MIAMI -- Sending four players to the 2016 All-Star Game presented by MasterCard is a pretty good indication that a team had a successful first half. Jose Fernandez, Marcell Ozuna, A.J. Ramos and Fernando Rodney each represented the organization at Tuesday's Midsummer Classic at Petco Park in San Diego.
It's been a long time coming, but the Marlins finally enter the break with plenty to be pleased about. First-year manager Don Mattingly has the club at 47-41, tied with the Mets for second place in the National League East, and Miami is poised to make a postseason push.
"This is a good team," said president of baseball operations Michael Hill. "This is a playoff team. What is encouraging is we still aren't playing our best baseball. I think there are a lot of great stories in the first half, as highlighted by our four All-Stars, but we still aren't playing our best baseball."
WHAT WENT RIGHT
For the most part, the club stayed healthy, which was a major concern entering the season, and the young core is coming of age. Fernandez anchored the rotation. Ramos and David Phelps secured the back end of the bullpen, and Ozuna carried the offense when others faltered. Martin Prado provided leadership and J.T. Realmuto has emerged as a upper-tier catcher. Ichiro Suzuki has energized the team with his quest for 3,000 hits.
WHAT WENT WRONG
The biggest kick in the gut was losing All-Star second baseman Dee Gordon to an 80-game suspension for PEDs. The 2015 NL batting champion was also a Gold Glove Award winner, and he's a proven leadoff hitter. The team has held steady without Gordon, but his presence is missed. Giancarlo Stanton had his struggles, yet he still reached 20 homers by the break and won the T-Mobile Home Run Derby with a record-setting performance on Monday.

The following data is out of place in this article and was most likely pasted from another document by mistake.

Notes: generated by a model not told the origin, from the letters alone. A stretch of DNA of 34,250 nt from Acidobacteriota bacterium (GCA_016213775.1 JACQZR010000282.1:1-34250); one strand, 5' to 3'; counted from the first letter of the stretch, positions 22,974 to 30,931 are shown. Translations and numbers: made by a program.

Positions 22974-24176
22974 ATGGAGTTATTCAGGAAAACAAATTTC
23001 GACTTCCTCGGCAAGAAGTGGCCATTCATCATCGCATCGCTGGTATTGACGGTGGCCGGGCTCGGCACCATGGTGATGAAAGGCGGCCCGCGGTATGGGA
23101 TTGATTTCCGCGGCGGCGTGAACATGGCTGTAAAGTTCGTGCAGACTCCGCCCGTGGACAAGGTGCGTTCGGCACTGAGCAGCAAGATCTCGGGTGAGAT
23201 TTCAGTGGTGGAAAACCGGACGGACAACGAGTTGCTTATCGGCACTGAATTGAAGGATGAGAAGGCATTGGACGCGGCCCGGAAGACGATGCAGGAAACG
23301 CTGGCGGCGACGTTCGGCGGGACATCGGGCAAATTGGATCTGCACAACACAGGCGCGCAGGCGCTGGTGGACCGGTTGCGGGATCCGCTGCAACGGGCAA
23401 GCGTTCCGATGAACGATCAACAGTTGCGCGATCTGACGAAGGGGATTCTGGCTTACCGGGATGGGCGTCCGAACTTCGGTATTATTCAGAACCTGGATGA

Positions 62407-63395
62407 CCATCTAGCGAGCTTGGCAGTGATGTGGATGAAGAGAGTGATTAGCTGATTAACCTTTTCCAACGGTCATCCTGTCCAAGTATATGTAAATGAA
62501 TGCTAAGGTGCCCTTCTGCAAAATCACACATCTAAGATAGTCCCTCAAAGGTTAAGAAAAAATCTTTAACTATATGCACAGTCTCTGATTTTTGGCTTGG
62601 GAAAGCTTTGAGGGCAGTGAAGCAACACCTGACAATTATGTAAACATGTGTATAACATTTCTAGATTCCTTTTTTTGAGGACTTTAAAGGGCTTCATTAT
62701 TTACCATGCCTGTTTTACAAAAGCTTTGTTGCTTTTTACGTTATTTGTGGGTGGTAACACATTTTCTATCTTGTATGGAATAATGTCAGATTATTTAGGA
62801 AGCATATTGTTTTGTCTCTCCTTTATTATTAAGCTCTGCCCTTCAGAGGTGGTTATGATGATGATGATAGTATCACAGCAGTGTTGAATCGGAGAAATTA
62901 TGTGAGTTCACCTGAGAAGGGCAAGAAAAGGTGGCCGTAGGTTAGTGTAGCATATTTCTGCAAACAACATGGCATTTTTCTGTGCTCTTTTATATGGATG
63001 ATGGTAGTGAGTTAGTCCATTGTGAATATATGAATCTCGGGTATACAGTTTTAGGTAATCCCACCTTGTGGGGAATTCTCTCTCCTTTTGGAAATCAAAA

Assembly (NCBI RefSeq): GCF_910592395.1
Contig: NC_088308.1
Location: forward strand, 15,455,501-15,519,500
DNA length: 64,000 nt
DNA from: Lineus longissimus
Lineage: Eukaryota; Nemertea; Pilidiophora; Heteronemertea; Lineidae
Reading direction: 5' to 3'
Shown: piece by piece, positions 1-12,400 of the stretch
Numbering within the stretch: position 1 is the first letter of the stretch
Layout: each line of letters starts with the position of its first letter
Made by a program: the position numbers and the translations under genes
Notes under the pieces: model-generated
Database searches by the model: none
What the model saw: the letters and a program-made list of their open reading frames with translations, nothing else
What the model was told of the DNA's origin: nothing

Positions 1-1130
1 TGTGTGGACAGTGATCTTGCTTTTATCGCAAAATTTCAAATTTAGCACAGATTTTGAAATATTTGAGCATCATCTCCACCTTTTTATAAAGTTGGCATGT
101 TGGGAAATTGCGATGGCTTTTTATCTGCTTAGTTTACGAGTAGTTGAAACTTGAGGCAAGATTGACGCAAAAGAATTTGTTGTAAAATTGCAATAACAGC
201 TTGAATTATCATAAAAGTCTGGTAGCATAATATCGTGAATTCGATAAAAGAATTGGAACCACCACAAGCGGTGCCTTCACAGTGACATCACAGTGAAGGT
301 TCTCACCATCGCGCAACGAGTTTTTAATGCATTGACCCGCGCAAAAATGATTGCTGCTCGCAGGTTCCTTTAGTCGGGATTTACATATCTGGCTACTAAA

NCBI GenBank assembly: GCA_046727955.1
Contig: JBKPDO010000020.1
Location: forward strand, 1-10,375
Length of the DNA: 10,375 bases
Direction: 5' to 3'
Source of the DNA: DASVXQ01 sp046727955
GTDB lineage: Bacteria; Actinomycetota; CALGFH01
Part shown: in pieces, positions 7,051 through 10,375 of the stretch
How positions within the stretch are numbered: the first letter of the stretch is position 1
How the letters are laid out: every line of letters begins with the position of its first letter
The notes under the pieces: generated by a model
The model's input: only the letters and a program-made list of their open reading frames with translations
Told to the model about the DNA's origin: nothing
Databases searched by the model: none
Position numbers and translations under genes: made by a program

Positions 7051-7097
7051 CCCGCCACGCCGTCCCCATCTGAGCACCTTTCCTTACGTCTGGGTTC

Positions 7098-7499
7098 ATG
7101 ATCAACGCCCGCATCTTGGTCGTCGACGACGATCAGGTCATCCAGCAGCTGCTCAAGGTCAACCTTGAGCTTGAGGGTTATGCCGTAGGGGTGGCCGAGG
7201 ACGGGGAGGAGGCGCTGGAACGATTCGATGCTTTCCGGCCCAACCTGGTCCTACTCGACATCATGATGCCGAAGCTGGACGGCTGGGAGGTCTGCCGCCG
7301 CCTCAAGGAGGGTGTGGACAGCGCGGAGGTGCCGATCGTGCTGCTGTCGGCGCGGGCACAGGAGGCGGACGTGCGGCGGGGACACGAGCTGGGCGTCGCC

WHAT WE LEARNED
Mattingly and his staff have the club believing it can compete with anybody. The everyday lineup has performed, and it's strong up the middle with Realmuto, shortstop Adeiny Hechavarria and second baseman Derek Dietrich and Ozuna in center. Christian Yelich, Ozuna and Stanton are again among the best outfield trios in the NL. The back end of the bullpen is steady. If the rotation steps up, the postseason is achievable.
FIRST-HALF TOP PLAYER
Last year, Ozuna was optioned to Triple-A New Orleans. Today he is an All-Star, and he was named to the starting lineup. When Stanton slumped, Ozuna came through. In the offseason, Ozuna worked with Mariners second baseman Robinson Cano in the Dominican Republic, and he's bought in to Barry Bonds' instruction.
FIRST-HALF TOP PITCHER
Two years removed from Tommy John surgery, Fernandez is once again an NL All-Star and an NL Cy Young Award candidate. The right-hander is having his innings monitored, with the goal to have him around 180 total. Fernandez's fastball velocity has impressed, and his slider is among the nastiest in the game.
FIRST-HALF TOP ROOKIE
Entering Spring Training, some in the organization believed Nick Wittgren had a strong chance to make the Opening Day roster. It didn't happen, because he started off at Triple-A. Since being called up, the right-hander has filled a valuable multi-innings relief role. Wittgren is gaining confidence and he projects a future setup reliever.
Joe Frisaro has covered the Marlins for MLB.com since 2002. He writes a blog, called The Fish Pond. Follow him on Twitter @JoeFrisaro and listen to his podcast. This story was not subject to the approval of Major League Baseball or its clubs.